Supreme Court to study anti-conversion laws of Uttarakhand and U.P.

Supreme Court to study anti-conversion laws of Uttarakhand and U.P.


Krishnadas Rajagopal


UPDATED: 07 JANUARY 2021 09:24 IST

Bench, however, does not stay implementation of legislation passed by States.

The Supreme Court on Wednesday agreed to examine the constitutional validity of a spate of laws enacted by States such as Uttar Pradesh and Uttarakhand that criminalise religious conversion via marriage and mandate prior official clearance before marrying into another faith.

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A Bench led by Chief Justice of India Sharad A. Bobde, however, did not stay the implementation of Prohibition Of Unlawful Conversion of Religion Ordinance, 2020 and the Uttarakhand Freedom of Religion Act, 2018, despite fervent pleas by petitioners that “rampaging mobs are lifting off people in the middle of wedding ceremonies,” buoyed by the enactment of the laws.

“What we have here is multiple States like Uttar Pradesh, Madhya Pradesh enacting these laws which are absolutely horrifying. They require the prior permission to marry,” senior advocate C.U. Singh submitted.

Mr. Singh argued that the burden of proof was on the people who marry to show they were not doing so to get converted.

“Those who are found guilty under these laws stare at a 10-year prison sentence. The offences are non-bailable. We are getting reports that people are being picked up in the middle of weddings on suspicion of religious conversion,” he said.

Also read: First case under new ordinance against unlawful conversion lodged in U.P.

However, the Bench, which had initially asked the petitioners to go to the respective State High Courts with their challenge, did not stay the implementation of the laws.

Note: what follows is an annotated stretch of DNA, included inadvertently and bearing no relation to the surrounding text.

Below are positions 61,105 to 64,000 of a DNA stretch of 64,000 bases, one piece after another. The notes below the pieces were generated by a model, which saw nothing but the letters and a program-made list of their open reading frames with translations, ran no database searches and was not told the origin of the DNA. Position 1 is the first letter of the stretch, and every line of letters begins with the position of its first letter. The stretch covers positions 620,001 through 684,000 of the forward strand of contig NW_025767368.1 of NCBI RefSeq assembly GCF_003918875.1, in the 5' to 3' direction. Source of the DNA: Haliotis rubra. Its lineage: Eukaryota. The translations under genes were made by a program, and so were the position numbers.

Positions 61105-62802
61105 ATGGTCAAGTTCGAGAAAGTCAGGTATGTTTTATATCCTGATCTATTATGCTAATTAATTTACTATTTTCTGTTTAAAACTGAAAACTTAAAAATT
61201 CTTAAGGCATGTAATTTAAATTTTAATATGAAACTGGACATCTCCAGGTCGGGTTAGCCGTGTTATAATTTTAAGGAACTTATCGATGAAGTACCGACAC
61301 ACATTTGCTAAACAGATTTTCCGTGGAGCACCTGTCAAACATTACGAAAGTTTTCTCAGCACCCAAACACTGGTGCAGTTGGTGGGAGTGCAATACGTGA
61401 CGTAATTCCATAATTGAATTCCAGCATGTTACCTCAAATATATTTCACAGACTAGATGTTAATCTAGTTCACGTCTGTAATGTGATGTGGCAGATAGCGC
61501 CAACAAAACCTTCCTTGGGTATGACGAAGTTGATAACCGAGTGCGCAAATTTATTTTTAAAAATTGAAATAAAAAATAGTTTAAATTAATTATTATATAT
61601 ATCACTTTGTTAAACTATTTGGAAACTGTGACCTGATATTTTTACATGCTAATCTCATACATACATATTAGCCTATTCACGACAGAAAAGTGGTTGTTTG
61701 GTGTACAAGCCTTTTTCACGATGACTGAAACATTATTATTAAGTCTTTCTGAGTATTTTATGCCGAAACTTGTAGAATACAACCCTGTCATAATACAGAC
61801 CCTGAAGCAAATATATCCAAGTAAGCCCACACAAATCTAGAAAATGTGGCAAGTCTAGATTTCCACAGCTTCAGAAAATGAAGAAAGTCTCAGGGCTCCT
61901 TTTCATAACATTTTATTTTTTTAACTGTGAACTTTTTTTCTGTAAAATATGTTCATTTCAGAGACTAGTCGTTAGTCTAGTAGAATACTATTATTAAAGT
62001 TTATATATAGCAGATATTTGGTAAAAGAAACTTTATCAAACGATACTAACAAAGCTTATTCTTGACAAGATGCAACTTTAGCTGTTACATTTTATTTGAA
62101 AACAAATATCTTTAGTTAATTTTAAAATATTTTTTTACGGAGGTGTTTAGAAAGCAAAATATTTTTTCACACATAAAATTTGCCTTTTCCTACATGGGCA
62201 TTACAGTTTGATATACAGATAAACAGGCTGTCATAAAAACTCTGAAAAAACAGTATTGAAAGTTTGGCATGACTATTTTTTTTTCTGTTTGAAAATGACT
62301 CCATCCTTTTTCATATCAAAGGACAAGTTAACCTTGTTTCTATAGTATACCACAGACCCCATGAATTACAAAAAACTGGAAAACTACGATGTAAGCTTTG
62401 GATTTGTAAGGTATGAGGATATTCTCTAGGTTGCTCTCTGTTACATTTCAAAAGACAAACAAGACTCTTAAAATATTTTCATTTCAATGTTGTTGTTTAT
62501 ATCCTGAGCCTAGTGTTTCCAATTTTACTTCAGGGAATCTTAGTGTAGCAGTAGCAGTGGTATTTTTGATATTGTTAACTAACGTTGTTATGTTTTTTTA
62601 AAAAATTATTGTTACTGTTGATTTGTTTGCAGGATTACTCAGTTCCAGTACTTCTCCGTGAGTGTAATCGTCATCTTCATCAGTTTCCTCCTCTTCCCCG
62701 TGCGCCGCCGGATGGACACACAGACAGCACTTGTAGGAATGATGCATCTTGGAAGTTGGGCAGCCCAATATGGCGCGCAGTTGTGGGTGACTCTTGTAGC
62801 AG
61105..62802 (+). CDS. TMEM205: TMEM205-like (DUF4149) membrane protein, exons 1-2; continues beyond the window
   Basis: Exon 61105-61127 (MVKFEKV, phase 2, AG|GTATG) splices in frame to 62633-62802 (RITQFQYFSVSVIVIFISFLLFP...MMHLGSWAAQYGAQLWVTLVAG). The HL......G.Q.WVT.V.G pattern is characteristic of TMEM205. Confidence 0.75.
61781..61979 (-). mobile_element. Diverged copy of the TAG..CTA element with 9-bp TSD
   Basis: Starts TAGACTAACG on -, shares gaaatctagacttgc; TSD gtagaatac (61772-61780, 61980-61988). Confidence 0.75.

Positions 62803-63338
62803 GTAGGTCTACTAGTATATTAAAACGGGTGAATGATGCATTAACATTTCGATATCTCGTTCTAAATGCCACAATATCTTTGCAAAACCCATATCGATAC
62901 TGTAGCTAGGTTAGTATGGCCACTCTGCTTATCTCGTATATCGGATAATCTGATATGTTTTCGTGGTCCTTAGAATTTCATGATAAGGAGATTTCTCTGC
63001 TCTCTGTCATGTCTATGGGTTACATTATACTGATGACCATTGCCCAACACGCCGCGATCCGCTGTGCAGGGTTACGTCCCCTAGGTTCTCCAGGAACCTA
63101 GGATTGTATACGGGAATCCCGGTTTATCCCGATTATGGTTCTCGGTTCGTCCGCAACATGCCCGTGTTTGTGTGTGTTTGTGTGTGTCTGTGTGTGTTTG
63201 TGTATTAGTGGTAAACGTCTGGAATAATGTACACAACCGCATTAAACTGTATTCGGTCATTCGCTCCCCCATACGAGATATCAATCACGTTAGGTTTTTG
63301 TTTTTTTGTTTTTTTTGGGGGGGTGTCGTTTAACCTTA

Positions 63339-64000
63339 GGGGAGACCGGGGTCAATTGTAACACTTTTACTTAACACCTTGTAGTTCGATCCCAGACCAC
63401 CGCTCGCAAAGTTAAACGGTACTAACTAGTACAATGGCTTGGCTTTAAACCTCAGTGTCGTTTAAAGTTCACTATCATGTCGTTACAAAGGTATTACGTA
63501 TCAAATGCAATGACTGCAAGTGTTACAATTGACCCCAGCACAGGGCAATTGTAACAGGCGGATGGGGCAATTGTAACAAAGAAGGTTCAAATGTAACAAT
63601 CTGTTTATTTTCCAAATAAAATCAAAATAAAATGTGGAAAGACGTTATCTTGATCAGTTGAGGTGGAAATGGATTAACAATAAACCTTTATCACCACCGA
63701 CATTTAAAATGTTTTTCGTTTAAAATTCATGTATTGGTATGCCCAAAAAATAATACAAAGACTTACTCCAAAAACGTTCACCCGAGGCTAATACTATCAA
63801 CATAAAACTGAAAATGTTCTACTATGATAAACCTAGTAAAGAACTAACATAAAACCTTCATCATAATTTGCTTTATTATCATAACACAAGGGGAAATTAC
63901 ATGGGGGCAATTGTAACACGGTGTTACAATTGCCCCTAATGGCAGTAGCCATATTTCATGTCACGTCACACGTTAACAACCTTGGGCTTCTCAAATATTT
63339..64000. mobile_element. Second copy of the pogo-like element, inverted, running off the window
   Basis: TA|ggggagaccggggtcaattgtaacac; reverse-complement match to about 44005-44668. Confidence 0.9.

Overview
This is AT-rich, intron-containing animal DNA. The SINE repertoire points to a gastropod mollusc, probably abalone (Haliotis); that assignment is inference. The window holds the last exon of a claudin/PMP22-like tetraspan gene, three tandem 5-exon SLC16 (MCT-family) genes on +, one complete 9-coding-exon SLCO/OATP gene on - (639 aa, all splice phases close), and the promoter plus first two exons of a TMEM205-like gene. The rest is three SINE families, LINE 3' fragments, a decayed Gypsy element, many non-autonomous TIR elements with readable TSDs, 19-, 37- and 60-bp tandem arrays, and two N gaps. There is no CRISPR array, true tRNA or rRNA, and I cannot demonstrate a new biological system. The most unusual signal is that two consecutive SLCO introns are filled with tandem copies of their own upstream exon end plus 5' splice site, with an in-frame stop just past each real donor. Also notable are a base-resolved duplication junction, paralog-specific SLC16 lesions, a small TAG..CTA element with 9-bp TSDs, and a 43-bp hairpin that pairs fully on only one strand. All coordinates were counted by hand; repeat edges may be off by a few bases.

“This is the problem. We have already issued notice. You have come here under Article 32 of the Constitution…” Chief Justice Bobde said and resisted the plea for stay.

Mr. Singh pointed out that the laws concerned violation of the fundamental rights of dignity and liberty enshrined under Article 21. He pointed out that they had been enacted despite a series of judgments by the Supreme Court, including in the Hadiya case, that right to marry a person of one’s choice was part of an adult’s privacy.

“Under the laws, a person marrying into another faith should give a month’s prior notice to the authorities. There will be an inquiry. The provisions are oppressive,” Mr. Singh argued.

The court fixed a hearing in four weeks.

Also read: Seven arrested under anti-conversion law in Uttar Pradesh

The petition filed by advocates Vishal Thakre and A.S. Yadav and researcher Pranvesh, who were represented by advocates Sanjeev Malhotra and Pradeep Kumar Yadav, said the laws were against public policy and society at large.

“These laws will create fear in society and become a potent tool in the hands of bad elements to falsely implicate anyone. A grave injustice will be done by the ordinances… They will create a chaotic situation,” the petition said.

The Jamiat-Ulama-i-Hind has sought to be made a party in the case, saying the Uttar Pradesh law violates the fundamental rights of the Muslim youth, who are being targeted and demonised.

A series of Supreme Court verdicts underline that the choice of a life partner, whether by marriage or outside it, was part of an individual’s “personhood and identity”. “Matters of dress and of food, of ideas and ideologies, of love and partnership are within the central aspects of identity. Neither the State nor the law can dictate a choice of partners or limit the free ability of every person to decide on these matters,” the court had said in its Hadiya case judgment.

Also read: Jail term, fine for ‘illegal’ conversions in Uttar Pradesh

Autonomy of the individual was the ability to make decisions in vital matters of concern to life, a Constitution Bench said in the K.S. Puttuswamy case, or ‘privacy,’ judgment.

Any interference by the State in an adult’s right to love and marry has a “chilling effect” on freedom.

Intimacies of marriage lie within a core zone of privacy, which is inviolable, the court has said, “the absolute right of an individual to choose a life partner is not in the least affected by matters of faith”.

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